The Texas stock to avoid right now.
When San Antonio restaurateur Mario Cantú died last November, he left behind a legacy of political activism along with fine Mexican fare.
Dallas rolls out the red carpet for dance, theater, sports, and opera. Plus: San Antonio puts photographer Kathy Vargas on display; Beaumont gushes about the one hundredth anniversary of Spindletop; Mission juices up its Texas Citrus Fiesta; and East Texas shines under the lights of Broadway.
• EXXON, IRVING, $4.45 MILLION More than $3.4 million in unrestricted gifts to 69 Texas colleges and universities, including Abilene Christian University, Rice University, in Houston, Trinity University, in San Antonio, and the University of Texas at Austin. The gifts were made under the Exxon Education Foundation’s matching gift program,
From Poltergeist to the Steel Eel, Texas has five of the nation’s best new roller coasters. And they’re all a scream.
How serial killer Rafael Resendez-Ramirez struck fear in the hearts of the men and women of Weimar, a tiny Texas town that will never be the same.
Sandra Cisneros’ colorful victory.
DIANNE HARDY-GARCIA is so earnest in conversation that you might mistake her for a political novice. Don’t. As the executive director of the Lesbian and Gay Rights Lobby of Texas for the past five years, the 33-year-old San Antonio native has had one of the most challenging jobs in a
How five right-wing members of the State Board of Education are making life miserable for their fellow Republicans—especially George W. Bush.
Bruce McGill played D-Day, the biker with the handlebar mustache, in the classic comedy Animal House. Twenty years later, he’s still a character.
Texas’ largest nursing home chain says it provides a “better place to live” for more than six thousand elderly men and women. State investigators tell a much different story.
He writes legal thrillers, he is a practicing lawyer, and he has been at it since 1990—one year longer than John Grisham. But even if San Antonio’s Jay Brandon hasn’t matched the success of the author of The Firm and The Pelican Brief, he logs remarkably good sales and keeps
These twelve Texas artisans herald the victory of man over machine, carefully crafting wood, metal, or stone into items for your home and hearth that are tomorrow’s heirlooms today.
Hot CDs and Hot Books
UNTIL A STAR-STUDDED FILM SHOT THEM BACK into the spotlight, the Newton Boys had faded from public memory. Famous during the twenties, the four brothers—Jess, Willis (below left), Doc, and Joe (right)—were part Western desperadoes, part newfangled gangsters. They pulled off dozens of bank and train robberies but, unlike more-notorious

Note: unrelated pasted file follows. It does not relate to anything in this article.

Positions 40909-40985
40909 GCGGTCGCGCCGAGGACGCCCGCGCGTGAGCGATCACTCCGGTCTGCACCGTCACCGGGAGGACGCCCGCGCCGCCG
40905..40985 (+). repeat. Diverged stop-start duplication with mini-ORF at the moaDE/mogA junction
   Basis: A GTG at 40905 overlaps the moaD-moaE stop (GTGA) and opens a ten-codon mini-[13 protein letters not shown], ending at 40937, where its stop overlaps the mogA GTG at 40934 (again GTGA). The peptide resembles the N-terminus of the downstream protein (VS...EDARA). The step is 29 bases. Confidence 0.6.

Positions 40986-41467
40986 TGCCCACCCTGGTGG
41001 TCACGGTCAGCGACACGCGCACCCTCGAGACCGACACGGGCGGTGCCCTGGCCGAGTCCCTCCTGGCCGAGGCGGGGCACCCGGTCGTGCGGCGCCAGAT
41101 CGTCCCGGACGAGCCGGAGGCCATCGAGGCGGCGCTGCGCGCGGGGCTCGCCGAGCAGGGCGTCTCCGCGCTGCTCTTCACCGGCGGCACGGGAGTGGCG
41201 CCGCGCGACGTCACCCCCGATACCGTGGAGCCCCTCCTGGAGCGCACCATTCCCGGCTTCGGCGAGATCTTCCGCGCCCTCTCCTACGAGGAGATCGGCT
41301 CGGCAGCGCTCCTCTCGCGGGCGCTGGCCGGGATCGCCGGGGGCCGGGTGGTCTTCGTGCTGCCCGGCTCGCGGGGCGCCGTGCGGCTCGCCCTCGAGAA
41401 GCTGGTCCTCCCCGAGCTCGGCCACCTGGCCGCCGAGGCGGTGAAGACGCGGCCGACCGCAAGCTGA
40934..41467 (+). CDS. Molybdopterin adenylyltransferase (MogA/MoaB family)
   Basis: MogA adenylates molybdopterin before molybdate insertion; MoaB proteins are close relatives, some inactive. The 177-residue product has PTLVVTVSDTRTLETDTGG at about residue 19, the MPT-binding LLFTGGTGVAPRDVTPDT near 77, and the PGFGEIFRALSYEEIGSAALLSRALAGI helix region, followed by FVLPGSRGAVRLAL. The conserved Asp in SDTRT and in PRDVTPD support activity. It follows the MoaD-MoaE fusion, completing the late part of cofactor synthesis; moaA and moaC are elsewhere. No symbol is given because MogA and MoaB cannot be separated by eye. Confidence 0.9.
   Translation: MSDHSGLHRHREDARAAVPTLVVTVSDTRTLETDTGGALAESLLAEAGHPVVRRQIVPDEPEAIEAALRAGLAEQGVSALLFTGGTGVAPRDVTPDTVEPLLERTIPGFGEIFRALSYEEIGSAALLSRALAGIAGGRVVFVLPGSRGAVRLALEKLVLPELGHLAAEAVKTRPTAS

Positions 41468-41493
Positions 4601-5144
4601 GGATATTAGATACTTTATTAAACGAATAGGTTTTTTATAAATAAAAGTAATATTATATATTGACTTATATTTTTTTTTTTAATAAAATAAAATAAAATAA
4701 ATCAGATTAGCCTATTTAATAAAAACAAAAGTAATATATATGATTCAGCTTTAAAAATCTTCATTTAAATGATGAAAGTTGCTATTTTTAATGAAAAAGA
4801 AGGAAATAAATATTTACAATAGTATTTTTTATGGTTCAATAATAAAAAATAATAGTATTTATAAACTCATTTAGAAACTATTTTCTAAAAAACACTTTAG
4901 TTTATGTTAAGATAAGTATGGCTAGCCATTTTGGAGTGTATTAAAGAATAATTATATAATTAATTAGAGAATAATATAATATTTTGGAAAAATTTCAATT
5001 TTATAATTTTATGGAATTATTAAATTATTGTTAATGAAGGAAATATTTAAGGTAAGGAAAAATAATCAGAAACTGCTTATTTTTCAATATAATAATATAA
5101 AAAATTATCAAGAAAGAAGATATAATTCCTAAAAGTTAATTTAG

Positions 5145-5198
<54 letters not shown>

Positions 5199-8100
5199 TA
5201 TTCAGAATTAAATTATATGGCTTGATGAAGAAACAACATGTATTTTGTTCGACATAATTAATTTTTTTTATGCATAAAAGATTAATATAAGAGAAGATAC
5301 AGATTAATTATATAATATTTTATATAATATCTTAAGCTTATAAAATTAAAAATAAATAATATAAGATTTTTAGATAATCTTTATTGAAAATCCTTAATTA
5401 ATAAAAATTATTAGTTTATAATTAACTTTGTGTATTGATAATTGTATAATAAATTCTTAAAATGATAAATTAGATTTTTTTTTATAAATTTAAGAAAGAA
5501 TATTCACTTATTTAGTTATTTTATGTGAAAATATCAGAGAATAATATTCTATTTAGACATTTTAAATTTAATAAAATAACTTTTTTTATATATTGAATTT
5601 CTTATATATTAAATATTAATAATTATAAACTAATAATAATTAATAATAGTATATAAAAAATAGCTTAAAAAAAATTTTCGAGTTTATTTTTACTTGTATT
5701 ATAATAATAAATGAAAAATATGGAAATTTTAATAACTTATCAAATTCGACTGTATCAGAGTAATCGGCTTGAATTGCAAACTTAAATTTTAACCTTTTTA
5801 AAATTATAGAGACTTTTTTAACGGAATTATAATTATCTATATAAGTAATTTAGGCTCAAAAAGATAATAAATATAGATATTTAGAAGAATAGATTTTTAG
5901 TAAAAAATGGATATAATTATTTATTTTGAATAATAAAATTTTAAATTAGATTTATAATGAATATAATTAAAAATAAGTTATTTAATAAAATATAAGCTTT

As ever, Texas looms large in the movies’ imagination—large and largely inaccurate.
Want to see Kuwait, Iowa, and Washington, D.C.? Go to El Paso, Austin, and Houston.
While other high school students spend their afternoons running track or singing in the choir, Diana Fox and Josh Zuniga are perfecting their cha-cha and two-step. Actually, the Missouri City duo is doing those other things too, but much of their extracurricular time is spent defending their title as Teen
Hot CDsThis month Texas music shines on the silver screen. The soundtrack for The Horse Whisperer (MCA) not only features cuts from Don Walser, George Strait, and Steve Earle but also a Butch Hancock—Joe Ely— Jimmie Dale Gilmore reunion (long removed from Lubbock, they are now called the Hill Country
Hot CDsSan Antonio’s Monte Montgomery is a guitarist’s guitarist, but he doesn’t let that get in the way of the music on 1st and Repair (Heart Music). He brings taste, precision, economy, and a playful sense of timing to poppish songs with sturdy hooks and sings in a voice that’s
Texans are rediscovering antique roses, the hardy, neglected beauties that decorate old graveyards and abandoned houses across the state. Whether you buy them from a nursery or rustle cuttings from the wild, hereï¿½s the dirt on how to grow your own.
Reshooting history in Garfield
Hot CDsTalk about a “solo artist”: On You Coulda Walked Around the World (rainlight records), Butch Hancock is record label boss, co-producer, photographer, singer, songwriter, and lone musician. The Lubbock-born Hancock left Austin for Big Bend about a year ago, and the result is a casually haunted album that’s suffused
This month Eakin Press will publish The Alamo Almanac and Book of Lists. Among the interesting items compiled by author William R. Chemerka is one that has nothing to do with history—not really, anyway: It’s the Top Twenty Most Frequently Asked Questions at the Alamo.1. “Where’s the bathroom?”2. “Is this
Battles over the river’s precious waters are pulling in everyone from pecan growers in Central Texas to shrimpers in Matagorda Bay, not to mention thirsty cities like San Antonio and Corpus Christi. Who will be left high and dry?
A San Antonio pilot takes her admiration of Amelia Earhart to another plane.
Now that Joe Chagra is dead, it’s time to clear his name in the 1979 assassination of San Antonio federal judge John Wood.
I went to the University of Texas at Austin to play baseball. In high school I wanted to be a pro baseball player, and I never really thought about movies outside of taking dates to them and stuff like that. And when I tried to walk on to the UT
Mexico’s recent political unrest is the subject of a new CD-ROM from the University of Texas at Austin’s Advanced Communications Technology Laboratory, or ACTlab. The Revolution Will Be Digitized uses video, animation, art, and music to dress up an academic analysis of the Zapatista rebel movement. Due out this spring,